Simha mudra is sometimes also called Simhagarjanasana or simha pranayama. Simha is a Sanskrit word that means lion. Simha mudra translates to lion expression or gesture and simha pranayama to lion’s breath. Simhagarjanasan translates to lions pose. This pranayama is practiced as a pose in some types of yoga.
It is considered by many yogis a silly pranayama because of how you end up looking like. You tongue will be pulled out and you will be roaring like a lion while in stance with your arms looking like the front feet of the lion. It is a pranayama that reminds many to have fun while practicing yoga.
Step by Step
1. Start by getting your body into Vajrasana position. To get into this position kneel down on your mat. Cross your ankles behind you and then seat with your buttocks on your legs. Ensure that your spine, head and neck are aligned.
2. Put your knees about 40-50 cm apart while maintaining the Vajrasana position. Maintain this position as you do the pose.
3. Place the palms of your hands on the floor in the space between your knees. Maintain a straight posture. Ensure your arms are straightened out and the back is lengthened. Do not slouch when in position or bend forward.
4. Place the palms with the fingers facing your body. If you are seated in a cross legged position you can place your arms on your knees with the fingers sprayed out.
5. When in position, inhale deeply. As you inhale, open your mouth and pull your tongue out. Curl the tip of the tongue out towards the chin so that the throat and palate are stretched out. Open your eyes wide so that all the muscles on your face are stretched out.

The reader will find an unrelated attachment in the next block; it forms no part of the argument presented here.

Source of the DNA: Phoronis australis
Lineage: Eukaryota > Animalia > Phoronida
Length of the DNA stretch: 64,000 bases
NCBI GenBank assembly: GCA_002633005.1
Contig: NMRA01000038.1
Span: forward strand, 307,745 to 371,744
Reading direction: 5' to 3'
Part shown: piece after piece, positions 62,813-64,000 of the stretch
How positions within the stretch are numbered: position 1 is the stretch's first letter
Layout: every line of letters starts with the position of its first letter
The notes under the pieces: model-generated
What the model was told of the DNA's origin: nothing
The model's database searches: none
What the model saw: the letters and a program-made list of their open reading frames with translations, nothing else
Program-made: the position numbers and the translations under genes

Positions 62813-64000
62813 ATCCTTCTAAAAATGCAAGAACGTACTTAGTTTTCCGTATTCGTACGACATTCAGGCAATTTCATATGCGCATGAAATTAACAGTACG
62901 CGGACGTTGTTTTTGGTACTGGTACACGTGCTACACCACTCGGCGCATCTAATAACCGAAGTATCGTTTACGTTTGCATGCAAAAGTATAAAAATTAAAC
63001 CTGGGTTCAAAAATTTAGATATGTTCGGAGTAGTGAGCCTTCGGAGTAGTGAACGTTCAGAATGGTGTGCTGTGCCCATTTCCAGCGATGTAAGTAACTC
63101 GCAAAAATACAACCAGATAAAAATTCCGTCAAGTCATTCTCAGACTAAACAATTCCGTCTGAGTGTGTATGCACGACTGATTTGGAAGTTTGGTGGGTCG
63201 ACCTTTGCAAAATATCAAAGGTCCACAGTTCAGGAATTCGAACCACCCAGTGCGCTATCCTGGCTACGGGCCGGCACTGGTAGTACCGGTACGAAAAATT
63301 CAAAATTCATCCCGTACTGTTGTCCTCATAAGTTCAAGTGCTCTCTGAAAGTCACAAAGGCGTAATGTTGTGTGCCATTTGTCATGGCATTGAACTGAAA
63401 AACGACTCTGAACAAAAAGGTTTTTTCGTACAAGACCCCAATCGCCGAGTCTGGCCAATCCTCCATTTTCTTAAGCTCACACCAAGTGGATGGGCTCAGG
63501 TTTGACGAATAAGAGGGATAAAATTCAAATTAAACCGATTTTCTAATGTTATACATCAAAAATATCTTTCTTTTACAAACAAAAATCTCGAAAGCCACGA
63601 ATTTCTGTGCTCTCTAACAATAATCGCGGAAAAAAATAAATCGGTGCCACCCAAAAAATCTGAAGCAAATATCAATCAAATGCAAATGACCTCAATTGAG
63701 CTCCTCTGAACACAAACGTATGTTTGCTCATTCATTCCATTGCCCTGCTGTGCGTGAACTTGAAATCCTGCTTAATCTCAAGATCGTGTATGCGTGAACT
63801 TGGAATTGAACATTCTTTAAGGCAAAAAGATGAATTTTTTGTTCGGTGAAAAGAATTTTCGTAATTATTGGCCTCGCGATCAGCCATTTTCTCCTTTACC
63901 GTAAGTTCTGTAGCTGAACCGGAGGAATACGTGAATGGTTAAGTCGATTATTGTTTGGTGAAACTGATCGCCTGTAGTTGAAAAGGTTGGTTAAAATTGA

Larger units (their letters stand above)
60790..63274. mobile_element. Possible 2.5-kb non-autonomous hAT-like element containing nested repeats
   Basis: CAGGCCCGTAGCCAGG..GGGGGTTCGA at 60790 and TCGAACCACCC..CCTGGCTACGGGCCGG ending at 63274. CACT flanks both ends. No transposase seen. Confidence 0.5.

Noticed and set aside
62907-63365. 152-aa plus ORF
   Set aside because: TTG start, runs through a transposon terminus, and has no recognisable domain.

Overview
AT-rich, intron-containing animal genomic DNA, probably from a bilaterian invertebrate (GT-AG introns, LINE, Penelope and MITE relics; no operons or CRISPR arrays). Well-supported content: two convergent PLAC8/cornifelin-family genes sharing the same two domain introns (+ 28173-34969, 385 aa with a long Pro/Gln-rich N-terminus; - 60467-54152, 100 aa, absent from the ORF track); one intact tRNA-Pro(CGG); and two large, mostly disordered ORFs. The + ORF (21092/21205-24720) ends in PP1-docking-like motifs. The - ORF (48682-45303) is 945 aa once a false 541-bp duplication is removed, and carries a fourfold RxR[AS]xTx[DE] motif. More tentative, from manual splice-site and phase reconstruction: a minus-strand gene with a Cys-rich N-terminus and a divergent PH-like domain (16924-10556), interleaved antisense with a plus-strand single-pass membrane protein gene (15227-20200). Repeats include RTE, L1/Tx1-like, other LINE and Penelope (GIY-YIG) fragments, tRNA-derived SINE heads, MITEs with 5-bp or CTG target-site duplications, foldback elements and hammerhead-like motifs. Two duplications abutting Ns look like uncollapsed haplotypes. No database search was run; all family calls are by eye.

6. Position your gaze between the eyebrows so that you are in bhru-madhya drishti. You can also choose to use the nasagrai drishti (tip of the nose). This will help you to focus on the breathing.
7. Contract the muscles on the front of your throat. Exhale smoothly through the mouth so that the air passes through the constricted throat. This will naturally cause you to make a HAAA sound as if you are roaring.
8. As you inhale, return your face to normal position. Some scripts also suggest that you lift your arms back and place them at the sides of your body so that you are upright. You will them repeat every step indicated here in 1-7 in every breath. Repeat this 2-3 times. After you are done, alternate the cross of the leg and carry out the same number of breaths. When you have become proficient, the simha pranayama should be practiced for about 5 – 7 minutes or as long as you can be able to hold the pose.
Ensure that the breathing is not too rushed especially on the exhale.
Simha mudra can be practiced before or after your asanas to relax your body. Simha mudra is important because it facilitates all the three bandhas (mula, jalandhara and uddiyana bandhas). This pose is easy and can be practiced without any major struggles. Since it is a relaxing pose or pranayama, it can be followed by any asana that you deem necessary in your regime.